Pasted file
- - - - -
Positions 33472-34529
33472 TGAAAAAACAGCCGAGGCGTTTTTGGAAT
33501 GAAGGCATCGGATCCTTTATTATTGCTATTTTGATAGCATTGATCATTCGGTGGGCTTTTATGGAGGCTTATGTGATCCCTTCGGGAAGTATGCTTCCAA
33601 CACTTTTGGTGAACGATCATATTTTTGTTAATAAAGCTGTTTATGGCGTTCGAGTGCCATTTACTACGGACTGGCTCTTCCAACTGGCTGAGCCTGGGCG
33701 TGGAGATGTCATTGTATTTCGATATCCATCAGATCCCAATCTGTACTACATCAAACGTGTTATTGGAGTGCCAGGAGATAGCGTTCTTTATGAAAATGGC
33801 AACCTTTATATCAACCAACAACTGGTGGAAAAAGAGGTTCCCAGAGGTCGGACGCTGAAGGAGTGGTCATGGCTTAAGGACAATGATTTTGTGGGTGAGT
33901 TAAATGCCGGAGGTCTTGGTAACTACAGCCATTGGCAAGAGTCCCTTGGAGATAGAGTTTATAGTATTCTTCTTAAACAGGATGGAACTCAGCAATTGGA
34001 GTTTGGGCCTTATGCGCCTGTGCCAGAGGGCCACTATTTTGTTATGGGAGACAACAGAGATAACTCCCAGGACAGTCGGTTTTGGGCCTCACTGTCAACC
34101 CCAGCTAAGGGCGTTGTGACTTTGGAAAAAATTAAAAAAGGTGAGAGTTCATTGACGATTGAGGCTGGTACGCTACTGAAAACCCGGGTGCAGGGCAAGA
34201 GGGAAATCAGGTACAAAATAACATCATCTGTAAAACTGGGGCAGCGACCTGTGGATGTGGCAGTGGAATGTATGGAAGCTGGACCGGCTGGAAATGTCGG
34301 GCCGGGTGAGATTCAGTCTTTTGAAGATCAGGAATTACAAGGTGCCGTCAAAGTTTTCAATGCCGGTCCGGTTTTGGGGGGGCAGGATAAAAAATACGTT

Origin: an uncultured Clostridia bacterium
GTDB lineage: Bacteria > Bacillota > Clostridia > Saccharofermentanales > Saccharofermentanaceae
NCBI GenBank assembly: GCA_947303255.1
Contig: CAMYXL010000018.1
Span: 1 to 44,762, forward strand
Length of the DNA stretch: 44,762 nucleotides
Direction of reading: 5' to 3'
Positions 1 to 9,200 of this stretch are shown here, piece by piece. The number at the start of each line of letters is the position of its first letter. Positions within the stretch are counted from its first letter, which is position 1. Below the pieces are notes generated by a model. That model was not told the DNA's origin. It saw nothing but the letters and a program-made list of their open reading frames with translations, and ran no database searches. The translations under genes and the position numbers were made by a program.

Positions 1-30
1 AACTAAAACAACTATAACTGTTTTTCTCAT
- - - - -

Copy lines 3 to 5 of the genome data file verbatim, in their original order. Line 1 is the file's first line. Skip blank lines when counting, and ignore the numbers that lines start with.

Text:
33501 GAAGGCATCGGATCCTTTATTATTGCTATTTTGATAGCATTGATCATTCGGTGGGCTTTTATGGAGGCTTATGTGATCCCTTCGGGAAGTATGCTTCCAA
33601 CACTTTTGGTGAACGATCATATTTTTGTTAATAAAGCTGTTTATGGCGTTCGAGTGCCATTTACTACGGACTGGCTCTTCCAACTGGCTGAGCCTGGGCG
33701 TGGAGATGTCATTGTATTTCGATATCCATCAGATCCCAATCTGTACTACATCAAACGTGTTATTGGAGTGCCAGGAGATAGCGTTCTTTATGAAAATGGC